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    By the way, just made one on screen with Arduino... it just takes 2 resistors!!! :D

    This is the reason I don't like learning electronics with microcontrollers; it feels like cheating!
     
  6. WBahn

    Moderator

    Mar 31, 2012
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    The first thing to do would be to read up on the diffrerent approaches used for ADCs and consider how practical it would be to build up something similar. Next, consider whether you really want three digits given the added complexity coupled with the inherent lack of accuracy you are going to likely have.

    You will need to sit back and weigh performance against feasibility of implementation and a big part of that will be deciding if the main point is to have something that works okay but that you understand everything about it and learned a huge amount along the way or to have something that works pretty good but that you don't quite understand everything about it and you learned a lot, but not as much, along the way (but that you might have learned even more about using off-the-shelf integrated solutions).

    Either approach is reasonable.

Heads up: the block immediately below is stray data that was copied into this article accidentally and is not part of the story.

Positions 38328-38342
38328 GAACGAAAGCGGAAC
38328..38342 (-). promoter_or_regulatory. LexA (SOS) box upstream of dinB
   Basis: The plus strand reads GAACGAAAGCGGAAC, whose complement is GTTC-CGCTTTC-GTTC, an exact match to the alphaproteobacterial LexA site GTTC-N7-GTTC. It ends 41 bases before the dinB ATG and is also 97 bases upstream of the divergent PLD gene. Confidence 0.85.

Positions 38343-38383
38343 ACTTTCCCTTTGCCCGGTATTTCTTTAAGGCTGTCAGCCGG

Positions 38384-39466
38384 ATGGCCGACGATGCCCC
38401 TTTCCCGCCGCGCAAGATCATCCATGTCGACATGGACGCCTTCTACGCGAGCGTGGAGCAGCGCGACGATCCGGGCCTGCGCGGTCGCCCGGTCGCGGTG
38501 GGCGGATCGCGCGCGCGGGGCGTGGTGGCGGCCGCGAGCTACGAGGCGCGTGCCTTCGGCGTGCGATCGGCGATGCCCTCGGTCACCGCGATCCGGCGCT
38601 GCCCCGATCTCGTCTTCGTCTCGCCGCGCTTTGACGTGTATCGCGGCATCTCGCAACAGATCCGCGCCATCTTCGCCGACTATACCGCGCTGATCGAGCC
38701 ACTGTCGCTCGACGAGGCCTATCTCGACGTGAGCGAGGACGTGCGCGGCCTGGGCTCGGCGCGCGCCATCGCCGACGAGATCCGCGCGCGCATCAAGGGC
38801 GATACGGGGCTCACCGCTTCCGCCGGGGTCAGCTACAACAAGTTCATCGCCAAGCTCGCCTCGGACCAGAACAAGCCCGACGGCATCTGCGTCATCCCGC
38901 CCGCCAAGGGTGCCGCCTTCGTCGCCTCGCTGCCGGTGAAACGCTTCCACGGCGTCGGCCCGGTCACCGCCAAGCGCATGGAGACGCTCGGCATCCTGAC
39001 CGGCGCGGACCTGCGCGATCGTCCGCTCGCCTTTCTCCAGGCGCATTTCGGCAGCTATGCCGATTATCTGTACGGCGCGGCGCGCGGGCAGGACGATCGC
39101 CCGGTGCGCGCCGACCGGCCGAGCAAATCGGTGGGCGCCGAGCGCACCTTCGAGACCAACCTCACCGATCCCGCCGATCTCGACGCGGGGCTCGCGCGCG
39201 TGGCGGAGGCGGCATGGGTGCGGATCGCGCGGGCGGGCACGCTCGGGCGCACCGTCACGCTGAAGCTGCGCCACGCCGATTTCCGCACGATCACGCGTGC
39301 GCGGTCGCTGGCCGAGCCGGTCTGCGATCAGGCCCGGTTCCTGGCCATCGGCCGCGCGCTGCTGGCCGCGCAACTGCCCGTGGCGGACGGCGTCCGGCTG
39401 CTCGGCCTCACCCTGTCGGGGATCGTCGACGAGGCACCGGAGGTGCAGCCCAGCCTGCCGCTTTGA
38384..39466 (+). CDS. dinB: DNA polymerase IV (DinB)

7. MrChips

    Moderator

    Oct 2, 2009
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    There are many ways to design an A/D converter.

    One simple technique you can use to design a digital voltmeter is using a single ramp converter. Use a constant current source to charge a capacitor until the voltage matches the voltage you wish to measure. Increment a counter from zero and stop counting when the capacitor voltage exceeds the input voltage.
     
  8. WBahn

    Moderator

    Mar 31, 2012
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    It's much worse than you thought.

    The voltage you are trying to convert is all-in-one. For your approach to work, you have to first split it up. Let's say that you want to measure something that is 3.14V. Using your approach, you would need to get this split into 3.00V, 0.10V, and 0.004V and send each of those off to the respective digit's circuitry.

    To get three digits of resolution using this approach, you need to have not 10*3 comparators, but 10^3 comparators!
     
  9. adam555

    Thread Starter Active Member

    Aug 17, 2013